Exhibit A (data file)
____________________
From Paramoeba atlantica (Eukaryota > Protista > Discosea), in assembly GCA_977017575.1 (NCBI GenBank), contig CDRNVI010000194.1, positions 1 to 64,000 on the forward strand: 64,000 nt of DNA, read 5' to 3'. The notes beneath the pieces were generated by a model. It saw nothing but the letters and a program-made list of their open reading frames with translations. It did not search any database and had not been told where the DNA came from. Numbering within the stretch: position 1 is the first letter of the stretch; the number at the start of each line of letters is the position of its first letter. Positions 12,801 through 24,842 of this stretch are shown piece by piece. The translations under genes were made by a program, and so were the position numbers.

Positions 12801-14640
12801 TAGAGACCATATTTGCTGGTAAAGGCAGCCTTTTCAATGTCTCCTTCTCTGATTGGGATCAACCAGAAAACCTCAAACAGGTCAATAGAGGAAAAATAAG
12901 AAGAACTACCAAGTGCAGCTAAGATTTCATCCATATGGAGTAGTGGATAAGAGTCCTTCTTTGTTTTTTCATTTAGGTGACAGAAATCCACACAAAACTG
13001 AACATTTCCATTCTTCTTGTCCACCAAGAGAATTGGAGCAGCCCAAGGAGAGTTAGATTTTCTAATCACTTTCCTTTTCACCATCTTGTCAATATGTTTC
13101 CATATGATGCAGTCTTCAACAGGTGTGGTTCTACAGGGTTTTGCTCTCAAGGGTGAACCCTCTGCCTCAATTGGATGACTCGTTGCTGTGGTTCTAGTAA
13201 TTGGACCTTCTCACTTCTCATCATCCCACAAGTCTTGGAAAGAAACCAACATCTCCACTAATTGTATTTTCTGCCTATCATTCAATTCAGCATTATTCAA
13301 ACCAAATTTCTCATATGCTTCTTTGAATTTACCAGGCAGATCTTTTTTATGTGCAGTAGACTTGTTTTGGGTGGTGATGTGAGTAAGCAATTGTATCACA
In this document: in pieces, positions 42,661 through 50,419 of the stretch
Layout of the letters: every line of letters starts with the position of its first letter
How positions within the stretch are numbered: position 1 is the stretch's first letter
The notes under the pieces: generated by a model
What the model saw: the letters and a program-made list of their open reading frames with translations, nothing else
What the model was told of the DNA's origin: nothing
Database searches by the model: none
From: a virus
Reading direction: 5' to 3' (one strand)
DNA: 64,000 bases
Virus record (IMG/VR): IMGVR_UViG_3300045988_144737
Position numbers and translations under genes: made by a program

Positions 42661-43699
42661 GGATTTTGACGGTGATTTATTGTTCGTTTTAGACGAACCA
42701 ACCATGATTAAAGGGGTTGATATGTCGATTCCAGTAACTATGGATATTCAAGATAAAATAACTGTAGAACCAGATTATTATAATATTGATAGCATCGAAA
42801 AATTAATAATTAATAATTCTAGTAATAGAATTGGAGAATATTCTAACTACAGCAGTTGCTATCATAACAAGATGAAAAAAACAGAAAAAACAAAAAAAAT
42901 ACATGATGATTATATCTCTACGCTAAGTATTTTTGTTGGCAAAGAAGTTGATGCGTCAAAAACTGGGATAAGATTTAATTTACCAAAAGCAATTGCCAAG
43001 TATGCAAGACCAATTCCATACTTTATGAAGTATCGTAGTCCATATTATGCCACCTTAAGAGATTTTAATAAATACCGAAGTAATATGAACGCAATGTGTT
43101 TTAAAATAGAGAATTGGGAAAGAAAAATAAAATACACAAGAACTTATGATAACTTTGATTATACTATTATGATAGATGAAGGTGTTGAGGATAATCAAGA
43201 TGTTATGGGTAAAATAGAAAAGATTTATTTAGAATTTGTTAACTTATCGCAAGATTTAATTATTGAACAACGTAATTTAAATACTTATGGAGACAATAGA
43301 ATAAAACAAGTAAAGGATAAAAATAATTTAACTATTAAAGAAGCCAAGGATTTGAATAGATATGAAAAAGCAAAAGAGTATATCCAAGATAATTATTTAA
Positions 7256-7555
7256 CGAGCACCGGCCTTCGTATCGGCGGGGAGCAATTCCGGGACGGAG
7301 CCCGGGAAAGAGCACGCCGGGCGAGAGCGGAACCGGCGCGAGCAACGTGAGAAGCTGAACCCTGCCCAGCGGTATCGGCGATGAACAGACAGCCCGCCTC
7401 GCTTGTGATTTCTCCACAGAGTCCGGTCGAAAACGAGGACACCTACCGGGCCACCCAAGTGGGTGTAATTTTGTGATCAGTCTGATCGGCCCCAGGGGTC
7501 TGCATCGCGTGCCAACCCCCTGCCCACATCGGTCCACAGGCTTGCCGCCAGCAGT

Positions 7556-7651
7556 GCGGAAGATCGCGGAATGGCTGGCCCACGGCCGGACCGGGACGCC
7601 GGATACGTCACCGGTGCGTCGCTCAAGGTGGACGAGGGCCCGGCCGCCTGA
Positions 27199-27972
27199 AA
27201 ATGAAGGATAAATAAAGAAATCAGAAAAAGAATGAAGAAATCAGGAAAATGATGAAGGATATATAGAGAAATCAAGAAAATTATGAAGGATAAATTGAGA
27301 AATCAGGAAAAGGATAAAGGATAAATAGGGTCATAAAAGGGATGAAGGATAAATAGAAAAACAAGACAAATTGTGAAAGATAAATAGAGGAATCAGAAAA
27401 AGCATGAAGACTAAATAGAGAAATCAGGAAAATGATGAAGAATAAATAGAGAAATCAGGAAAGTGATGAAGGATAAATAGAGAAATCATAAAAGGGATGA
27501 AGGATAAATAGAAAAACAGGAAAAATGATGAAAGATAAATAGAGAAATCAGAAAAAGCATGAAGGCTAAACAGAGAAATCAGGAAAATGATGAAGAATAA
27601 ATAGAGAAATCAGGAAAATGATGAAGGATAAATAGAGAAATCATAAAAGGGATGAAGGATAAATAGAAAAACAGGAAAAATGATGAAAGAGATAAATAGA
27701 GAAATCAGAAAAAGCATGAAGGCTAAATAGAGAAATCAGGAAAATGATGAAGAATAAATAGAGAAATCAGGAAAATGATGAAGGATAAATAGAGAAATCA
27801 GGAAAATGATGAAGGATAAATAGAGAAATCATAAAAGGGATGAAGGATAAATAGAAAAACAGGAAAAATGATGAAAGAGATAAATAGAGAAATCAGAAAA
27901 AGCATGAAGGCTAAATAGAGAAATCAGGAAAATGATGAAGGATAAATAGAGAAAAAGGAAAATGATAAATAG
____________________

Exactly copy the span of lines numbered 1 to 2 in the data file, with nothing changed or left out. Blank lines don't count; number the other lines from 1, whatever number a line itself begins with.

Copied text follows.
From Paramoeba atlantica (Eukaryota > Protista > Discosea), in assembly GCA_977017575.1 (NCBI GenBank), contig CDRNVI010000194.1, positions 1 to 64,000 on the forward strand: 64,000 nt of DNA, read 5' to 3'. The notes beneath the pieces were generated by a model. It saw nothing but the letters and a program-made list of their open reading frames with translations. It did not search any database and had not been told where the DNA came from. Numbering within the stretch: position 1 is the first letter of the stretch; the number at the start of each line of letters is the position of its first letter. Positions 12,801 through 24,842 of this stretch are shown piece by piece. The translations under genes were made by a program, and so were the position numbers.

Positions 12801-14640